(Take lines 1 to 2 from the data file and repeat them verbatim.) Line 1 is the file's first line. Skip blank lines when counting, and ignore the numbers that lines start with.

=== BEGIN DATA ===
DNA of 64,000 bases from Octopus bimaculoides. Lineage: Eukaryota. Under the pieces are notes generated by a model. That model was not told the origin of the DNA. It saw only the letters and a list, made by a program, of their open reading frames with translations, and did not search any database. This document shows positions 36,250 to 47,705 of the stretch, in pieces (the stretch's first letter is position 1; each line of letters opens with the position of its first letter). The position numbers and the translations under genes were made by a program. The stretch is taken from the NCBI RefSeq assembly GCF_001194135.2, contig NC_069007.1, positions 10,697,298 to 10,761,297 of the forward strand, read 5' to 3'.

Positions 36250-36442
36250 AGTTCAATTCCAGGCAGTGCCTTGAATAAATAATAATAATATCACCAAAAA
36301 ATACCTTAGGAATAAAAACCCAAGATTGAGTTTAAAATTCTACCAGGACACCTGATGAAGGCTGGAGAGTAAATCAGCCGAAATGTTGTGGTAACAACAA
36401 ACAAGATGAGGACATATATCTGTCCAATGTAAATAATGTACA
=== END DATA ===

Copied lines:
DNA of 64,000 bases from Octopus bimaculoides. Lineage: Eukaryota. Under the pieces are notes generated by a model. That model was not told the origin of the DNA. It saw only the letters and a list, made by a program, of their open reading frames with translations, and did not search any database. This document shows positions 36,250 to 47,705 of the stretch, in pieces (the stretch's first letter is position 1; each line of letters opens with the position of its first letter). The position numbers and the translations under genes were made by a program. The stretch is taken from the NCBI RefSeq assembly GCF_001194135.2, contig NC_069007.1, positions 10,697,298 to 10,761,297 of the forward strand, read 5' to 3'.

Positions 36250-36442